Q. I am the oldest living Aggie and read your column religiously. If you really want to help us, PLEASE tell us how to cook onion rings. My wife and I (82 and 83 years-old) love them but can't make the batter stay on like those you get at the cafes. Any suggestions?
A. I suppose I owe the oldest living Aggie an answer -- in a hurry. Below is my old Tennessee Mama's recipe which she whispered in my ear with her last breath. She also mentioned that even her wonderfully simple recipe won't work IF THE COOKING GREASE IS NOT HOT ENOUGH. If anyone else has a better onion ring recipe, send it to me. Here's the best recipe in TENNESSEE:
Combine flour and beer in a large bowl, blending thoroughly. Cover and allow batter to sit at room temperature at least 3 hours (optional). Afterwards gently stir in the sugar and salt.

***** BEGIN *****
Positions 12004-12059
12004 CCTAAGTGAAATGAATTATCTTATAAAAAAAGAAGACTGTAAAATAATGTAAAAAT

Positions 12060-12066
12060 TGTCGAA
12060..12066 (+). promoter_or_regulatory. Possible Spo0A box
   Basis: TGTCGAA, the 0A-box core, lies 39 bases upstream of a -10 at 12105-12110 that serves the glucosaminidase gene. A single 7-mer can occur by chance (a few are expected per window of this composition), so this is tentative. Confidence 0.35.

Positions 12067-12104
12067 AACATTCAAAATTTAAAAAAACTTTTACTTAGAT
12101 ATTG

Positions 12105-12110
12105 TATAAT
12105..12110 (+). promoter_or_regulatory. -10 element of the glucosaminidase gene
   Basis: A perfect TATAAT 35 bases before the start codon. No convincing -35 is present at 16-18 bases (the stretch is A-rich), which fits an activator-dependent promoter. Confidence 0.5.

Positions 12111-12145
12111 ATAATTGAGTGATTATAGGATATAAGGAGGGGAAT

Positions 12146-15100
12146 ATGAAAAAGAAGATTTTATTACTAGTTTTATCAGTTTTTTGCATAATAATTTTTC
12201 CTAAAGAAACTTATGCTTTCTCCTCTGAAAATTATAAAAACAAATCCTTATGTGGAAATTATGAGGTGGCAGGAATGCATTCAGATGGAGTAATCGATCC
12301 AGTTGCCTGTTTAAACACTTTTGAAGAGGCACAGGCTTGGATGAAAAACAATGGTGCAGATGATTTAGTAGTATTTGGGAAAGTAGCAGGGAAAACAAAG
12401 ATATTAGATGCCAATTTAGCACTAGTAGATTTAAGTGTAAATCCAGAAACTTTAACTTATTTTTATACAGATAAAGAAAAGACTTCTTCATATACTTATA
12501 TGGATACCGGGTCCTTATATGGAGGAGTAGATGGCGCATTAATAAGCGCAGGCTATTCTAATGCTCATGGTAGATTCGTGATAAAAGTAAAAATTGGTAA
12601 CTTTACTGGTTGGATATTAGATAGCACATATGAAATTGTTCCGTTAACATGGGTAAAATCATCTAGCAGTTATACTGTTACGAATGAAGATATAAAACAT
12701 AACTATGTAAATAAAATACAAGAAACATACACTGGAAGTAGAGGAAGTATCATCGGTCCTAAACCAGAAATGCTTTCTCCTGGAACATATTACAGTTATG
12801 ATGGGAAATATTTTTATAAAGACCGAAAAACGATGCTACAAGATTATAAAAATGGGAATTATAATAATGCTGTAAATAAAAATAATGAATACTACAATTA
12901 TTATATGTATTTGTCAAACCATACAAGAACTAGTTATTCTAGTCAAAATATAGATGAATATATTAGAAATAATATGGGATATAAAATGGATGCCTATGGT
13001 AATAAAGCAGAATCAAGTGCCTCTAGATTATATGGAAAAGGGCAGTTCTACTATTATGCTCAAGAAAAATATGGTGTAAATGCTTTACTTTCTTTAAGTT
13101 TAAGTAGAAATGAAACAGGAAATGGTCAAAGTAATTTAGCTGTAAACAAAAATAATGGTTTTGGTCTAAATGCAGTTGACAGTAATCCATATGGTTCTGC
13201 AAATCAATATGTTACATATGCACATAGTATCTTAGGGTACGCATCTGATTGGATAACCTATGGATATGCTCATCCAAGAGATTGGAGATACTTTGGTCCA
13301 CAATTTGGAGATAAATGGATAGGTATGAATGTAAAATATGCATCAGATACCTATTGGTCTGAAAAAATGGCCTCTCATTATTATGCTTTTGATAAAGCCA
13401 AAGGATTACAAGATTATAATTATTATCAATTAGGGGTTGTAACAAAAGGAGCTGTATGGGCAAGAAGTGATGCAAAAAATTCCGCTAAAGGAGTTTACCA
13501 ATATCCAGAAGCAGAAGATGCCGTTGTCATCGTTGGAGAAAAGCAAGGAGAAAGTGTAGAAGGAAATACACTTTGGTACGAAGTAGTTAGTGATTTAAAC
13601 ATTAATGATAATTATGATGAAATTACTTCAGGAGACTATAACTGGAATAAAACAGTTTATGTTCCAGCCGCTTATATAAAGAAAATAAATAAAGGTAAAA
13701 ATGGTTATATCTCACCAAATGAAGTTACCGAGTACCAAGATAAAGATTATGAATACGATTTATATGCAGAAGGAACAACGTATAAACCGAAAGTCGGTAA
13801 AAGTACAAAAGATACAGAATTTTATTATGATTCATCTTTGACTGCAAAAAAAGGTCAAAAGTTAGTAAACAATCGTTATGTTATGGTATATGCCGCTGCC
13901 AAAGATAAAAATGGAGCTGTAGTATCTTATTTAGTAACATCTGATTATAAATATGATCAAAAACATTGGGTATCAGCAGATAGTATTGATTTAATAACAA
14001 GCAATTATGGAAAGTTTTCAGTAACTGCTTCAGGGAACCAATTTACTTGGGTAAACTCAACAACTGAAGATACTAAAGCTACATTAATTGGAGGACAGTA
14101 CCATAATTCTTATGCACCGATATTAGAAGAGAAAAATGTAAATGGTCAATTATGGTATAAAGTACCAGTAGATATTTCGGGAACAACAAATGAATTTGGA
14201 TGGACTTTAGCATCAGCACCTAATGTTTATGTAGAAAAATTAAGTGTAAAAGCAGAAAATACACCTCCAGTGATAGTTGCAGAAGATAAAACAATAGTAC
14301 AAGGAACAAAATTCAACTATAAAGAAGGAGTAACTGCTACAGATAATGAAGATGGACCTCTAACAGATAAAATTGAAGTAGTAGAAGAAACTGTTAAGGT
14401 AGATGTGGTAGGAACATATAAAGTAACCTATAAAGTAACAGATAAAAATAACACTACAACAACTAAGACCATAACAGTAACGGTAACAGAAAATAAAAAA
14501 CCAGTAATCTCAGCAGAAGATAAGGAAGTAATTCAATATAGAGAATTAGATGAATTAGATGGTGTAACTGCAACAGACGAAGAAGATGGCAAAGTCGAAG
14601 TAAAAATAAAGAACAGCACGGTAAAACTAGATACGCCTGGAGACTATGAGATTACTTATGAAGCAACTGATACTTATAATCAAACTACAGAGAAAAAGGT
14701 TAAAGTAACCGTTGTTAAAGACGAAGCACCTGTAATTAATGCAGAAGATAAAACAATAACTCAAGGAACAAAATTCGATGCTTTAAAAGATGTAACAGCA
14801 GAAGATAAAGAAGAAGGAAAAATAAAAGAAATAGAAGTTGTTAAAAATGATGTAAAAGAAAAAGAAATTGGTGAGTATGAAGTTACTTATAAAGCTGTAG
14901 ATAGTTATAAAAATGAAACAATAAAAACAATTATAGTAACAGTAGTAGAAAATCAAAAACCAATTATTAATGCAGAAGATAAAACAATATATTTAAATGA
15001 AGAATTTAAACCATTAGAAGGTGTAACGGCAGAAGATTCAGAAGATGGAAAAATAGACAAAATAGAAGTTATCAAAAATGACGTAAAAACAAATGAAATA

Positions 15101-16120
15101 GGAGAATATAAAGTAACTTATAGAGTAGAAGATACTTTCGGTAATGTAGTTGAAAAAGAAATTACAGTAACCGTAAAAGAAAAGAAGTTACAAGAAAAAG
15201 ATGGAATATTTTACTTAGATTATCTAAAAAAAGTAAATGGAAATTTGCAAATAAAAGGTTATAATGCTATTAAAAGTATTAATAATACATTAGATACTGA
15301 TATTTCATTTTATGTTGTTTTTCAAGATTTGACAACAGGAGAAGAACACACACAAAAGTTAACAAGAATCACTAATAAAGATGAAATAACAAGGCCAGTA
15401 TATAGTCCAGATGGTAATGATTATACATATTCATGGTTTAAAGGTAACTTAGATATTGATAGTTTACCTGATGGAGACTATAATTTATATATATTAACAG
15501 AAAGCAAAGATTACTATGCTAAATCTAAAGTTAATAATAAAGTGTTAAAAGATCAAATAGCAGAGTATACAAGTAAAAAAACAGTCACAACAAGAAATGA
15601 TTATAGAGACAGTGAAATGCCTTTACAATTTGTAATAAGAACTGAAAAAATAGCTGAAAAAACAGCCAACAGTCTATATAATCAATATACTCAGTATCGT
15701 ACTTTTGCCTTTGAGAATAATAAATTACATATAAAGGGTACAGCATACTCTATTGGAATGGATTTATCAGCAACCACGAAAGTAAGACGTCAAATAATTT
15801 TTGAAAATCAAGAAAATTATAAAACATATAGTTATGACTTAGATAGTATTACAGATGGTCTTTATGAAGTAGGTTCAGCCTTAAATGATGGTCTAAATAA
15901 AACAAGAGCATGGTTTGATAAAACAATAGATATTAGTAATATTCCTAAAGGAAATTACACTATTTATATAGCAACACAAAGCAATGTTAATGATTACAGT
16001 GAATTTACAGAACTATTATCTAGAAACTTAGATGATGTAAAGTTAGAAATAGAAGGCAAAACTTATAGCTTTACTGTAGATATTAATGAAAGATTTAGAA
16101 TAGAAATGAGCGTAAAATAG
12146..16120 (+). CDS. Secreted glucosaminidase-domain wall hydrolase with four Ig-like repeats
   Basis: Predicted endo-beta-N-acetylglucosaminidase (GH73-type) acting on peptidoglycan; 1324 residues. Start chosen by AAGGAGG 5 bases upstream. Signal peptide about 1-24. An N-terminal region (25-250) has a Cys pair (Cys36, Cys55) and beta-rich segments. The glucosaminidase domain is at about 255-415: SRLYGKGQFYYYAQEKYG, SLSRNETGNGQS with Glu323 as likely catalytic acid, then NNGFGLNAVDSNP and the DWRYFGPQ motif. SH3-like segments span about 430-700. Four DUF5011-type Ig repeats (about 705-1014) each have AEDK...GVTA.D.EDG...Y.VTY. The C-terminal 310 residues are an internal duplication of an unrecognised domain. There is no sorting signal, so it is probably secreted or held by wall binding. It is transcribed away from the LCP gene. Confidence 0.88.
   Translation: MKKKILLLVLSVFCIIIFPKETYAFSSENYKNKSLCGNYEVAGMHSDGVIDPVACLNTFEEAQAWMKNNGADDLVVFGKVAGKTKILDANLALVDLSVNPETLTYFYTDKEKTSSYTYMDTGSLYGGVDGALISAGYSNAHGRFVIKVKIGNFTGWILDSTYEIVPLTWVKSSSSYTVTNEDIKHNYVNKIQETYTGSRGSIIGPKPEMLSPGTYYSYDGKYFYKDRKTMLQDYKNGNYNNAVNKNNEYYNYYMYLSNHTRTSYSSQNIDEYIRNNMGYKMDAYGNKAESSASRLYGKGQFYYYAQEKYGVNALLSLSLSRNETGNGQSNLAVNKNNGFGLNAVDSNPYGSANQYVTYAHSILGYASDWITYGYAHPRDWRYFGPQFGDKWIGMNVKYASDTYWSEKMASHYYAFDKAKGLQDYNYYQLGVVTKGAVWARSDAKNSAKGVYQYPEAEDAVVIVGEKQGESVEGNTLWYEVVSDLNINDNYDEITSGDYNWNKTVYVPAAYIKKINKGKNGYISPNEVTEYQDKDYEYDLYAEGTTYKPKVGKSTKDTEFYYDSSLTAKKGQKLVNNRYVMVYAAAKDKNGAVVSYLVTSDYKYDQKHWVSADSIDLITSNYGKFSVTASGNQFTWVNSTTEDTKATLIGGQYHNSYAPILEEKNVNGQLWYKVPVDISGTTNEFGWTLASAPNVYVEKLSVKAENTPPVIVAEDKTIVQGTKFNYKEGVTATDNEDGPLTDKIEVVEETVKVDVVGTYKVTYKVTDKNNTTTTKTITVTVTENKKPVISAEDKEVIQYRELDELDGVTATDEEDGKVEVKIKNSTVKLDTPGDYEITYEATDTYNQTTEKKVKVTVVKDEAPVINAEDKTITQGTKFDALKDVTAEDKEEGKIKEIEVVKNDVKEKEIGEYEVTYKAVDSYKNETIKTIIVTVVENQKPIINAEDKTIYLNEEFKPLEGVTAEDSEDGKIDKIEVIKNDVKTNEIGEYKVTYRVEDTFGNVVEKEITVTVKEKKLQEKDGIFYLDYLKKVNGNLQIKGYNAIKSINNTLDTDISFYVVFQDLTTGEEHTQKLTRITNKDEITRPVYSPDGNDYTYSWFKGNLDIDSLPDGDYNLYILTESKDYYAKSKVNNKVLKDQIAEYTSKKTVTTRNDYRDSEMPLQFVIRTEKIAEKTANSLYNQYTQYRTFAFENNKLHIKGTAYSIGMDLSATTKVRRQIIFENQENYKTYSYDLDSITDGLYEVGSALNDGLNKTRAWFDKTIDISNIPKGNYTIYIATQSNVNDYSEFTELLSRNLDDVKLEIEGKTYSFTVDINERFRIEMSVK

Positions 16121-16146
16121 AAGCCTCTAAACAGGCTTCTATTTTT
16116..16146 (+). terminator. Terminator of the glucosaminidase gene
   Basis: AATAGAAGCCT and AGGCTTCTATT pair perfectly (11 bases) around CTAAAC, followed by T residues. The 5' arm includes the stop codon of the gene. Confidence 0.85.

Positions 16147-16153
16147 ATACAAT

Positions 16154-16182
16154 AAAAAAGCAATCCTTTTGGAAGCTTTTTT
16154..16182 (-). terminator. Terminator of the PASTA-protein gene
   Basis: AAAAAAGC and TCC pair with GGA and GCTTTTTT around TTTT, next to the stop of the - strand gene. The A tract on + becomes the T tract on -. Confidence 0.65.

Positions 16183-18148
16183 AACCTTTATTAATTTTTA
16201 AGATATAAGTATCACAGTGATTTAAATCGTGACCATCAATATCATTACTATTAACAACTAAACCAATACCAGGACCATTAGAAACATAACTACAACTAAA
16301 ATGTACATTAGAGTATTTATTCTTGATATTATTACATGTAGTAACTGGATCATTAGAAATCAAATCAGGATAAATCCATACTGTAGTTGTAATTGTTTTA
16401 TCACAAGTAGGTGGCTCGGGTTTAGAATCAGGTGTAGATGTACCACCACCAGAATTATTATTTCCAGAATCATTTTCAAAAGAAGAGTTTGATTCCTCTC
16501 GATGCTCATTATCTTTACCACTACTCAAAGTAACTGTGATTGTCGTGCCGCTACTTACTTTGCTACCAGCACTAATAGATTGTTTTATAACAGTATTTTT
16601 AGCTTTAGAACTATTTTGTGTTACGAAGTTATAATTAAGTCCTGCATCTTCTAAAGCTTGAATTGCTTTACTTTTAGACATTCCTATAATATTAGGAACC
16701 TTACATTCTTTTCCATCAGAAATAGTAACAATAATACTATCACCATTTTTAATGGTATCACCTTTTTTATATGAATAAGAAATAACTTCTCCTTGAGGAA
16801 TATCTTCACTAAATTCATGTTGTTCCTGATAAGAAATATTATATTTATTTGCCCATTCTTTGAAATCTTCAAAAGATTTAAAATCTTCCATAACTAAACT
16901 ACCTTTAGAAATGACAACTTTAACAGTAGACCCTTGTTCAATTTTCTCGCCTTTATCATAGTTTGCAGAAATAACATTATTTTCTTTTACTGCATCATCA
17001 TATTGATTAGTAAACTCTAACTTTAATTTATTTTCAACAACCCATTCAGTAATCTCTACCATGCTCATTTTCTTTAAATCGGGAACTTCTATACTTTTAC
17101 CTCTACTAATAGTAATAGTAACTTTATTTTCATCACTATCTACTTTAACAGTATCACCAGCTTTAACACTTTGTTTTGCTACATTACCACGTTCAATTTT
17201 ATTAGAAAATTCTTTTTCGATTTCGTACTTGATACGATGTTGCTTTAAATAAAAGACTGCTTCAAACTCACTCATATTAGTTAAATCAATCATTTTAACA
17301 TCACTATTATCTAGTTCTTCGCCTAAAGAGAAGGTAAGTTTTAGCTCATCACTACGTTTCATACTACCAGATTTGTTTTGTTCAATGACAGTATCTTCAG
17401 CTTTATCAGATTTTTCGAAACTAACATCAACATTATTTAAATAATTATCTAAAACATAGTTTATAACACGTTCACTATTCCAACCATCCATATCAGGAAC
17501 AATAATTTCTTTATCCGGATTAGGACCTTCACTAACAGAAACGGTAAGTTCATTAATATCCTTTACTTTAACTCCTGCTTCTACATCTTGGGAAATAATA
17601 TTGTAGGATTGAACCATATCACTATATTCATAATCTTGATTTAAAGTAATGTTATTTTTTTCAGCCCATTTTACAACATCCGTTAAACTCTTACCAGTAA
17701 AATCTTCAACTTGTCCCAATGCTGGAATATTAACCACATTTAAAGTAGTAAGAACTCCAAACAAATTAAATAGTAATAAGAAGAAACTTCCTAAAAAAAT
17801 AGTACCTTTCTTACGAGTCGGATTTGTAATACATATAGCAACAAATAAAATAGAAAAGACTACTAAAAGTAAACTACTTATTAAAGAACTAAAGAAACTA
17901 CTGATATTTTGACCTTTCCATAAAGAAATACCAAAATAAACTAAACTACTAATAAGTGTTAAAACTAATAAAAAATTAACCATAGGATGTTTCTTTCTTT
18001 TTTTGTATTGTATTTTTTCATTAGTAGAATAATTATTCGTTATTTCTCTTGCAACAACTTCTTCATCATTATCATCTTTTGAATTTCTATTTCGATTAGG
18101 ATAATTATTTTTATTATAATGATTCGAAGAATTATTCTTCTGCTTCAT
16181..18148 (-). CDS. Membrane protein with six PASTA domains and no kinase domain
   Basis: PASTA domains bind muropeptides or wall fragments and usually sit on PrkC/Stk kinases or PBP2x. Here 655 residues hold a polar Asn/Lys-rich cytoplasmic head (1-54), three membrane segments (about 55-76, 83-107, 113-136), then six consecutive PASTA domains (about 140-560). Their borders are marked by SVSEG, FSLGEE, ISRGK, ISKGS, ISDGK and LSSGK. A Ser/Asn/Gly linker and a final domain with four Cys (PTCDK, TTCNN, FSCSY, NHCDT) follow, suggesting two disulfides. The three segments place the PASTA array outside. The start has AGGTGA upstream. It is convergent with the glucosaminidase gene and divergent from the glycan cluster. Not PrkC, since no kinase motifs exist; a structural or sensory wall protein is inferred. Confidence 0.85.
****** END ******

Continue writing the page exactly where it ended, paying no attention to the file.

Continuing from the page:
- One cup of flour
- one cup of beer (the brand of your choice since there will be some left to cool the cook during the cooking!)
- 3-4 cups of shortening for frying purposes
- Two - three tablespoons of sugar
- two teaspoons of salt or seasoning salt to taste.
- Some folks add one-fourth teaspoon of paprika to the batter to insure a golden color.
Cut onions into one-fourth inch or larger (depending upon preference) slices. Separate slices into rings. Heat shortening to 375 degrees F. (You can determine this temperature by dropping a sample ring into the hot grease -- it should begin to immediately sizzle and quickly rise to the top.) Dry onion rings thoroughly and roll in flour before dipping into batter. Fry until delicate golden brown. For crispier onion rings add more beer to the batter; for a thicker crust add more flour to the batter.
Then get ready for some down-home good eating!
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